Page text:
While the Congress party girds up for a confidence vote in Parliament over the India-US nuclear deal, time may have run out for the pact in the US Congress, the Washington Post reported on Wednesday.
The agreement, which gives New Delhi access to US nuclear technology, must win final approval in the US Congress. The Hyde Act that gave preliminary approval to the deal requires that Congress be in 30 days of continuous session to consider it, the paper said. Congressional aides told the paper that the clock can begin to tick only once India clears two more hurdles — completing a safeguards agreement with the International Atomic Energy Agency and securing a waiver from the 45-nation Nuclear Suppliers Group.
Because of a long August break, less than 40 days are left in the session before Congress adjourns on September 26, the Post said.
“At this point, both (the IAEA and NSG actions) have to take place in the next couple of weeks” for the deal to be considered by Congress, said Lynne Weil, spokeswoman for the House Foreign Affairs Committee. It is not known exactly how much time the IAEA and the NSG will take, but they are unlikely to move that fast.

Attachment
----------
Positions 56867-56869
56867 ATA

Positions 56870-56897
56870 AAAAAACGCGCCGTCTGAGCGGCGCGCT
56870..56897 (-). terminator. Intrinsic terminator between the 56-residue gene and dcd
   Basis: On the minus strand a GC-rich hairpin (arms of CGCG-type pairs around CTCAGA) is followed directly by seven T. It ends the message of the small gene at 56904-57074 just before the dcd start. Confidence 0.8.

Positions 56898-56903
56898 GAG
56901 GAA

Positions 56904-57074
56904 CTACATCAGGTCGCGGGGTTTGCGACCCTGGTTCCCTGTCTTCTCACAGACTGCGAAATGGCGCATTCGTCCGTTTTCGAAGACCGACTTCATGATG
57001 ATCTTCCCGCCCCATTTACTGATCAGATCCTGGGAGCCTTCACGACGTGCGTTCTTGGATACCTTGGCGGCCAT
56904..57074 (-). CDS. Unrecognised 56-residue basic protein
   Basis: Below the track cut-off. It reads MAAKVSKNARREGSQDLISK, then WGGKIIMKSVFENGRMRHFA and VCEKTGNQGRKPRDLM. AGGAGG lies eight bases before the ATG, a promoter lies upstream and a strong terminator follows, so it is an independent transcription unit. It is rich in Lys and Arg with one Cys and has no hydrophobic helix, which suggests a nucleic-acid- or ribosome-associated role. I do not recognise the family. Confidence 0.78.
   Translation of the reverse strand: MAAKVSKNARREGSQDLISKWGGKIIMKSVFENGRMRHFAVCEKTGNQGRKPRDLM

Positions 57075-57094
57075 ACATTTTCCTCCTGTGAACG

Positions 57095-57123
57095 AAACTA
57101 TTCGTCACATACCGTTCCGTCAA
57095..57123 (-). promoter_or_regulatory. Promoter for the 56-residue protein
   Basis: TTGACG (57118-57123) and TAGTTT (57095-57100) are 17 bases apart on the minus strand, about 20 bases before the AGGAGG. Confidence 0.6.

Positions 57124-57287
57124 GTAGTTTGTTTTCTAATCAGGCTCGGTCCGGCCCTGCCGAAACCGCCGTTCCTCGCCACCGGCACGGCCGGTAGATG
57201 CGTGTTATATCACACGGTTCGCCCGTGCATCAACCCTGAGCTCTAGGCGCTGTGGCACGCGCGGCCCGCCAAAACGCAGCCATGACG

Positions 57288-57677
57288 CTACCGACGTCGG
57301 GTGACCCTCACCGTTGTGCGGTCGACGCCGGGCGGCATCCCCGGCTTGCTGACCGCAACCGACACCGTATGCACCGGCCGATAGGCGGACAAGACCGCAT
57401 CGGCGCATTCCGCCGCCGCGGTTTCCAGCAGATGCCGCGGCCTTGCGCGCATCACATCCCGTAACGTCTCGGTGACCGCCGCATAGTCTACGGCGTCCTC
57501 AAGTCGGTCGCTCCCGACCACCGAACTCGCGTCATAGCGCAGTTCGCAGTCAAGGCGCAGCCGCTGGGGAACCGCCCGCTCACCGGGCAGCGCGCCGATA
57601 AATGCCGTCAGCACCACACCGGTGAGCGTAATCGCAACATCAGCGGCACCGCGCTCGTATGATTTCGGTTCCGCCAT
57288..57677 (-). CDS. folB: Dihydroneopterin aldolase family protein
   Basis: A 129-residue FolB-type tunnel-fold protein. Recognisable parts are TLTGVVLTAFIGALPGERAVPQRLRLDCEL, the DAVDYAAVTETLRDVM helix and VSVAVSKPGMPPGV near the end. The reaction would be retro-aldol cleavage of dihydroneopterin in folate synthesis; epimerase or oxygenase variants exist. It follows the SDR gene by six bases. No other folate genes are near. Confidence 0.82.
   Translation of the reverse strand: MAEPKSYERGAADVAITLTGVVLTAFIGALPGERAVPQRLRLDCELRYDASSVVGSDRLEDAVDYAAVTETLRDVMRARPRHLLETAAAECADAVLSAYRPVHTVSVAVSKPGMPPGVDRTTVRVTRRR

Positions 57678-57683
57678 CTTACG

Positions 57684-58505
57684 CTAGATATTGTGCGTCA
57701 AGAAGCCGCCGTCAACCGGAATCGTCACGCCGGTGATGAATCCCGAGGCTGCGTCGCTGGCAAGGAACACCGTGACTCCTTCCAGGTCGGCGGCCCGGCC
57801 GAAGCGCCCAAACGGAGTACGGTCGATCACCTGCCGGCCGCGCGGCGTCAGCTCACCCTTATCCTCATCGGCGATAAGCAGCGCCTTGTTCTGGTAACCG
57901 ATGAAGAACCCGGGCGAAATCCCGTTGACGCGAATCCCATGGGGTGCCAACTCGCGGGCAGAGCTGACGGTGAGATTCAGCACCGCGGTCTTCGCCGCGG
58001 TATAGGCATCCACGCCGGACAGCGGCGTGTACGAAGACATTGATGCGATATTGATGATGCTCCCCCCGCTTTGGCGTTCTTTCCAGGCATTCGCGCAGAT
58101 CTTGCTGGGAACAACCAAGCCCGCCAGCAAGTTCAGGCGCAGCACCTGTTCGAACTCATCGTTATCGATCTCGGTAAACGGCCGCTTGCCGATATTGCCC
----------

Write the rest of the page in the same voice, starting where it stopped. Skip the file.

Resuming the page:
House Speaker Nancy Pelosi has repeatedly insisted there will be no lame-duck session after the November 4 elections, the Post said.
But the administration has said it will push for the deal, considered a key part of President Bush’s foreign policy legacy, till his last day in office.
An Indian American businessman who played an important role in lobbying for the deal is cautiously optimistic. Swadesh Chatterjee of Cary, North Carolina, told HT that the task of getting the bill through Congress is “difficult but possible”.
Even if Congress fails to approve the agreement, all may not be lost for India, the Post said. Once the safeguards agreement and the NSG waiver are in place, countries such as France and Russia would rush to make nuclear sales to India while US companies would still face legal restrictions.
The paper said a State Department official suggested the administration would use that awkward situation to pressure Congress not to thwart potential business opportunities for American companies. “It is the hidden force of this agreement,” the official said. “It is US business that sees an opportunity.”